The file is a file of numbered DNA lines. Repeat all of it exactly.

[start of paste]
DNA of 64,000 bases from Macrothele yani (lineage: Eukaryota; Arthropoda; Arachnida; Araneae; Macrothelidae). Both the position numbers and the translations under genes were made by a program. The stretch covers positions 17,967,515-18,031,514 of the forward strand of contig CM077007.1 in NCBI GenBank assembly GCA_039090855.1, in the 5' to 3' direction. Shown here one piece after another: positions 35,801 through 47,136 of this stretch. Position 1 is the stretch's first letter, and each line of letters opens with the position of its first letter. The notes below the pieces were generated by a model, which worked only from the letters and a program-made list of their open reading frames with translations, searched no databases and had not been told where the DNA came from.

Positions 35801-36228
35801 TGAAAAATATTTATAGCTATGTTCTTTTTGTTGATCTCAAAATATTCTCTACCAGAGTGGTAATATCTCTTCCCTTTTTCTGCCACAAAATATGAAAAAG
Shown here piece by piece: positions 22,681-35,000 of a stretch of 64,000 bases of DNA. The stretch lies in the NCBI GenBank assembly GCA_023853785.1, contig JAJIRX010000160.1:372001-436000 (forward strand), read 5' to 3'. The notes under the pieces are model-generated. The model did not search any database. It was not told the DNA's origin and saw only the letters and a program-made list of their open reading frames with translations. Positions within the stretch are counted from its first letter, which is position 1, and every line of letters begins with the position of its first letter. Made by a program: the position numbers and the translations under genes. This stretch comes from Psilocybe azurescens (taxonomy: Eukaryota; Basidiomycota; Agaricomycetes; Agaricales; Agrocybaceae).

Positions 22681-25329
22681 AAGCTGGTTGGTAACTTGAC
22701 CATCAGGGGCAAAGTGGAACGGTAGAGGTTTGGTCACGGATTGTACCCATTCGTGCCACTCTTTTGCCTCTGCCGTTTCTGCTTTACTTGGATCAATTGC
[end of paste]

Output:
DNA of 64,000 bases from Macrothele yani (lineage: Eukaryota; Arthropoda; Arachnida; Araneae; Macrothelidae). Both the position numbers and the translations under genes were made by a program. The stretch covers positions 17,967,515-18,031,514 of the forward strand of contig CM077007.1 in NCBI GenBank assembly GCA_039090855.1, in the 5' to 3' direction. Shown here one piece after another: positions 35,801 through 47,136 of this stretch. Position 1 is the stretch's first letter, and each line of letters opens with the position of its first letter. The notes below the pieces were generated by a model, which worked only from the letters and a program-made list of their open reading frames with translations, searched no databases and had not been told where the DNA came from.

Positions 35801-36228
35801 TGAAAAATATTTATAGCTATGTTCTTTTTGTTGATCTCAAAATATTCTCTACCAGAGTGGTAATATCTCTTCCCTTTTTCTGCCACAAAATATGAAAAAG
Shown here piece by piece: positions 22,681-35,000 of a stretch of 64,000 bases of DNA. The stretch lies in the NCBI GenBank assembly GCA_023853785.1, contig JAJIRX010000160.1:372001-436000 (forward strand), read 5' to 3'. The notes under the pieces are model-generated. The model did not search any database. It was not told the DNA's origin and saw only the letters and a program-made list of their open reading frames with translations. Positions within the stretch are counted from its first letter, which is position 1, and every line of letters begins with the position of its first letter. Made by a program: the position numbers and the translations under genes. This stretch comes from Psilocybe azurescens (taxonomy: Eukaryota; Basidiomycota; Agaricomycetes; Agaricales; Agrocybaceae).

Positions 22681-25329
22681 AAGCTGGTTGGTAACTTGAC
22701 CATCAGGGGCAAAGTGGAACGGTAGAGGTTTGGTCACGGATTGTACCCATTCGTGCCACTCTTTTGCCTCTGCCGTTTCTGCTTTACTTGGATCAATTGC